A Review By Wayne F. Burke
168 pages, Paragraph Line Books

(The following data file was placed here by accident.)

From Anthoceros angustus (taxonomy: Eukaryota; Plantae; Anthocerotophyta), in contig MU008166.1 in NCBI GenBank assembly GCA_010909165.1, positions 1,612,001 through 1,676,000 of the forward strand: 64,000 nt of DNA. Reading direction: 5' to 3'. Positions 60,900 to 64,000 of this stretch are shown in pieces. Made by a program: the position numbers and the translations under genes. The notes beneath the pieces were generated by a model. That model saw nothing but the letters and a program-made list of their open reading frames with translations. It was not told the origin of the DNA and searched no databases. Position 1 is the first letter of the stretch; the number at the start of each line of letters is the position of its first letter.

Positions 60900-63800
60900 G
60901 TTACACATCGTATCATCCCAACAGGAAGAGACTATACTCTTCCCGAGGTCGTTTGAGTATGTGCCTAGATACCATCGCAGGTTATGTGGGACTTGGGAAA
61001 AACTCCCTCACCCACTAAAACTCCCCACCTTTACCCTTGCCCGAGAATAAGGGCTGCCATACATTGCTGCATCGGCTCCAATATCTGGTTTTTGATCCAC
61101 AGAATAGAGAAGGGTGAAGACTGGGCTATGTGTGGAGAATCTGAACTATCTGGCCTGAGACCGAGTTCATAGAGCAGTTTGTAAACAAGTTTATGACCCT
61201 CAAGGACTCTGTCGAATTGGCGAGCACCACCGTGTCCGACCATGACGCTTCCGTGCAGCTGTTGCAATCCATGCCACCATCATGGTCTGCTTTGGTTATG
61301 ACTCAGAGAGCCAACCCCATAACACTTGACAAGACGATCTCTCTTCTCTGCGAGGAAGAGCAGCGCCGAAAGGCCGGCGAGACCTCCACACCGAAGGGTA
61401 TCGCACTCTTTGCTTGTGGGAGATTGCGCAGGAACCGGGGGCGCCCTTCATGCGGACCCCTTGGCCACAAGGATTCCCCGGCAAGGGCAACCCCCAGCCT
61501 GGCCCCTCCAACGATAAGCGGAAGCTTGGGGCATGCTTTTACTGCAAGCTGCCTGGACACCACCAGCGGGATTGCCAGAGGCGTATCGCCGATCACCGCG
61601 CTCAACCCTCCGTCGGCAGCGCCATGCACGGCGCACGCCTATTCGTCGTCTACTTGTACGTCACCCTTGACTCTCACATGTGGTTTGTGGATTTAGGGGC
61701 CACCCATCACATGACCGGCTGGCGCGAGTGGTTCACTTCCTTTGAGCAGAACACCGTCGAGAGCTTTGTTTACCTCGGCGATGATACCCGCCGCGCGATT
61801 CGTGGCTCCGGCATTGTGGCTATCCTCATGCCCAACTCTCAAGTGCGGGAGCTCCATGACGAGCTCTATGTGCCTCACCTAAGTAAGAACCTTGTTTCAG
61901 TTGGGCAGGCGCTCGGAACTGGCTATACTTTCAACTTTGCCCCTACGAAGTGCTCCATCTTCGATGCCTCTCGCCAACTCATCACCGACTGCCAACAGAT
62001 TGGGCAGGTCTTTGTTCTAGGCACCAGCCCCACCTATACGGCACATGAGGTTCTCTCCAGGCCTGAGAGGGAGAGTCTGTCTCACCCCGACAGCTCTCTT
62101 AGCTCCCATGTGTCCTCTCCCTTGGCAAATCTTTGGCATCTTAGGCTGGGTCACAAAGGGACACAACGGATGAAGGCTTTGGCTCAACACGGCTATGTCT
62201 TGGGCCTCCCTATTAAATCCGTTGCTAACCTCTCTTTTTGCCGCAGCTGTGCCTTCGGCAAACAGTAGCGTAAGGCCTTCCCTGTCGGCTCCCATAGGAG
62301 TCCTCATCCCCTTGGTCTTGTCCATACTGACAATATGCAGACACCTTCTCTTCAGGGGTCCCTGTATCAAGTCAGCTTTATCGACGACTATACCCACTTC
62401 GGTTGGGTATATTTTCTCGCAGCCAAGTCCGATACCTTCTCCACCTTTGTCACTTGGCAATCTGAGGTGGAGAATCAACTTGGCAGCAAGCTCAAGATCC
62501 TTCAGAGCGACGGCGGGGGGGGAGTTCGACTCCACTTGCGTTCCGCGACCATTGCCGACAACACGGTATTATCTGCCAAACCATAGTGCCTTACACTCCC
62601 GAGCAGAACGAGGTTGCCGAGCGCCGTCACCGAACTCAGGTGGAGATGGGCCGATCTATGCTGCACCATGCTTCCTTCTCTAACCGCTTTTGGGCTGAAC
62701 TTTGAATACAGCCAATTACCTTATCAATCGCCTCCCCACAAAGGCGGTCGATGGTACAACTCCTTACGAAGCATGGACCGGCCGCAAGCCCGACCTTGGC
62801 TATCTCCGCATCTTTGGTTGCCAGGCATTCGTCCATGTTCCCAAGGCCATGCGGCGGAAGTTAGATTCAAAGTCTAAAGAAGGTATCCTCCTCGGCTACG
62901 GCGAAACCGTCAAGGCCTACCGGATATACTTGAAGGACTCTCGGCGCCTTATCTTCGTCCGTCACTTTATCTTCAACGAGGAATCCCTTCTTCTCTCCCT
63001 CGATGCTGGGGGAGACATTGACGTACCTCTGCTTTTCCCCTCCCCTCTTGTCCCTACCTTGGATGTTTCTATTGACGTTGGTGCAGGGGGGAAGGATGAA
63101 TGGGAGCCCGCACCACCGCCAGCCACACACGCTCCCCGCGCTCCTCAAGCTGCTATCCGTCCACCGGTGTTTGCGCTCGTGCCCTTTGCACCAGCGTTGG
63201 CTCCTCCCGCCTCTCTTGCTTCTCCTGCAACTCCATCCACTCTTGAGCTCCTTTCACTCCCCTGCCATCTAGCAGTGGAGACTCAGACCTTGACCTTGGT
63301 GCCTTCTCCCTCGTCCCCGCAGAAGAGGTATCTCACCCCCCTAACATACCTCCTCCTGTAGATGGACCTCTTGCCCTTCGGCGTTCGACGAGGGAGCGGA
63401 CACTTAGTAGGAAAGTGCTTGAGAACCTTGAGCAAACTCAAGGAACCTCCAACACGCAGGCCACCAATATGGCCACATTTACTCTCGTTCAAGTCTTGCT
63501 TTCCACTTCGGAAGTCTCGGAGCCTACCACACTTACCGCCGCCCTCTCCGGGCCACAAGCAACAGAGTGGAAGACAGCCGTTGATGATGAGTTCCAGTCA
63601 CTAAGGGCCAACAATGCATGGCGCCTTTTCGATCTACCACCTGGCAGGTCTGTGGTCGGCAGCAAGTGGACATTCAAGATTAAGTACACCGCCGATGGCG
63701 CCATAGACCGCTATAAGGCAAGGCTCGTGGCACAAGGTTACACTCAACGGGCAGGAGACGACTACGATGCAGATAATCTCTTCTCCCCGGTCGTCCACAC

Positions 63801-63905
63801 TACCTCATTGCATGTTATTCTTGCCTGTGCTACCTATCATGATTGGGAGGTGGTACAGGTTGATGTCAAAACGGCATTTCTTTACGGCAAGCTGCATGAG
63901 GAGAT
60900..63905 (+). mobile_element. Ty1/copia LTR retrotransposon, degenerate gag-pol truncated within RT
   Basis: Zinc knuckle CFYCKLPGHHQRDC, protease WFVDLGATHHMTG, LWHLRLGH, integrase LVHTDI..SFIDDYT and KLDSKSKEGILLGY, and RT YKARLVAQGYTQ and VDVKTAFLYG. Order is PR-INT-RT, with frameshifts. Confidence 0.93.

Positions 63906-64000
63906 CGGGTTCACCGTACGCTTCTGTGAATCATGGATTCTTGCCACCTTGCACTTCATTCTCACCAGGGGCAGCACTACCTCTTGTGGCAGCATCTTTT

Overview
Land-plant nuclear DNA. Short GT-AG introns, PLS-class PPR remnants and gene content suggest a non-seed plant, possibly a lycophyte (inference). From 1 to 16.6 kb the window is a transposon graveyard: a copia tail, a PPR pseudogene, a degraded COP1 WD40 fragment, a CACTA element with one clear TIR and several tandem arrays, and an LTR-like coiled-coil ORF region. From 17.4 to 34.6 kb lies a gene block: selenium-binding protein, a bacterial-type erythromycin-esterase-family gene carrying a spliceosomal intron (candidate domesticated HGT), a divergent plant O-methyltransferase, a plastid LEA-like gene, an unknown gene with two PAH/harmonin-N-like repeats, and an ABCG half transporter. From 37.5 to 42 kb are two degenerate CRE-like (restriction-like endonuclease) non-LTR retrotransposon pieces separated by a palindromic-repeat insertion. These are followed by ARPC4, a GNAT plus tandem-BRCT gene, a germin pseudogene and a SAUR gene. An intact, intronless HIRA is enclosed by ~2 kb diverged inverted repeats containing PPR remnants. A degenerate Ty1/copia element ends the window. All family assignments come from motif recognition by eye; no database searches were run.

A smart non-stop fun house ride shot through with a rich hip stratum referencing the cultural zeitgeist of late 20th century Americana. Celebrities and their look-alike’s flit through dream-scapes funny and ghastly. An irrefutable dream-logic gives verisimilitude to the dreams. Less dream-log than work of imaginatively constructed fiction makes moot a psychoanalytical interpretation. The prose unfailingly true to ethereal states of R.E.M. sleep. Whacky unexpected non sequitur’s, absurd yet plausibly skewed irreality: “A cluster of Eastern island-style big head statues, except all the heads are Richard Nixon.” “I’m getting ten teeth drilled by a fat dentist eating a sausage and pepper sandwich…” “She calls the police…The band ‘The Police’ shows up.” The narrator inhabits an eternal present and the driven superficiality that ensues perfectly captures the zeitgeist of pop/schlock culture. The work oddly impersonal as dream-log–few the mentions of family or friends–a notable absence of sex. Libido is subsumed by blatant and joyfully described gustatory feasts, the dreamer a connoisseur of junk food and constantly salivating for the caloric-inducing, plaque-building, aneurysm-causing offerings of chain-restaurant food…Dark hilarity rivals verbal shtik of Sam Kinneson and Bill Hicks. “An NBA riot in Los Angeles halts the filming of THE GOLDEN GIRLS for the Necrophilia Network.” “The job paid in NYC MTA subway slugs.” “In a restaurant…glass display cases on the walls contain an extensive collection of pieces of food that patrons had choked on and then had heimlich’ed out.” Dr. Benway meets Ferdinand Destouches on nearly every page.